How will you introduce natural light?

The two main options for bringing in natural light are rooflights and dormers.

Rooflights are the most straightforward, economic, and most likely to be allowed without planning permission.

Dormer windows add space as well as light and are particularly effective where the pitch angle is high, as the useful floor area can be increased.

 

How will you ventilate your new bedroom?

For maximum energy efficiency, the roof space should be made as airtight as possible, so it’s essential to introduce controlled ventilation to prevent condensation and maintain good air quality. This means including background ventilation (airbricks and trickle vents) plus rapid ventilation (windows).

 

How will you heat your new bedroom?

A boiler upgrade may be necessary as the heat load requirement of the house will increase. If you do, it’s a good idea to switch to an unvented system which uses mains pressure (as long as it’s at least 1.5bar) instead of header tanks – to give you more space to use. Options for outputting the heat include radiators, underfloor heating, or both.

 

Will you soundproof your new bedroom?

Adding soundproofing should be considered and it can be easily included when insulating floors and any party walls.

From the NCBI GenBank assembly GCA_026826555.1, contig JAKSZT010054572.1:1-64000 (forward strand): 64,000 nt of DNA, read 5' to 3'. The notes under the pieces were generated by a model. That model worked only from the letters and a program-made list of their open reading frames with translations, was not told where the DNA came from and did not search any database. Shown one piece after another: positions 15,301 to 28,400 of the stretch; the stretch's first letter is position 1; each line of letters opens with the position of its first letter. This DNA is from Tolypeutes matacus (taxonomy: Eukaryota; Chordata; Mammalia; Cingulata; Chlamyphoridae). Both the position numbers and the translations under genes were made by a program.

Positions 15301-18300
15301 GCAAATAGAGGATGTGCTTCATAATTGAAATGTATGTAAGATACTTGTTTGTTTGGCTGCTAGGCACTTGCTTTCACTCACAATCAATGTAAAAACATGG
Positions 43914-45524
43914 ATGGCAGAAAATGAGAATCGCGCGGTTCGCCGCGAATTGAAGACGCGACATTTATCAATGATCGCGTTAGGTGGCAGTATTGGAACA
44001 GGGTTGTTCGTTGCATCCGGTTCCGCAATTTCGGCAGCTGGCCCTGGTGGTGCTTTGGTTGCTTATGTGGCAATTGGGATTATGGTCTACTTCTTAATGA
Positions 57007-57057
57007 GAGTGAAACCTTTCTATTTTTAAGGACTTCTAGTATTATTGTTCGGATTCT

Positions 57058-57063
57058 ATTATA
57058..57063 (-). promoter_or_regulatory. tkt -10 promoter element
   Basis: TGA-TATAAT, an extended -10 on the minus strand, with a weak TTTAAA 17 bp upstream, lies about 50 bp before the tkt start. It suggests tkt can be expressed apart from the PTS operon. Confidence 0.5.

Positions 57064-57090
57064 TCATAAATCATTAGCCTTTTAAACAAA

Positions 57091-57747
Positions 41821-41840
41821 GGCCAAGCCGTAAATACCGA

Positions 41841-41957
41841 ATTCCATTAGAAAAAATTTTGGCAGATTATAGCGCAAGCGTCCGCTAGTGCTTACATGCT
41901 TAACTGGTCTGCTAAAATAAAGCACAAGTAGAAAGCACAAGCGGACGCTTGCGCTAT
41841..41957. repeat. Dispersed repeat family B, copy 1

As you can see, there are lots of issues, to consider, so contact us to arrange a chat about your best options.

 

Get in touch

All Design is a dedicated, friendly team of architectural designers who work alongside external associates and consultants to help people across Scotland find property solutions through carefully-considered designs which respond to their needs, the site, budget and planning policy.  We have more than 30 years of experience of helping homeowners create beautiful, yet practical, space in their homes.

 

Contact us to discuss your requirements or for a free quotation.

Design: Small bathroom ideas & tips

owel rail on door - blog by All Design
Corner sink - All Design blog
Vanity unit with storage space
Bathroom mirrors create the illusion of more space
Large patterned wallpaper

Design: Small bathroom ideas & tips

Designing a small bathroom to be both a functional and comfortable space can feel like a Wordle puzzle you’ll never get right, but if you address the issues systematically you can crack it without losing too much sleep.  Here, we’ve put together some small bathroom ideas and tips to help you through the process.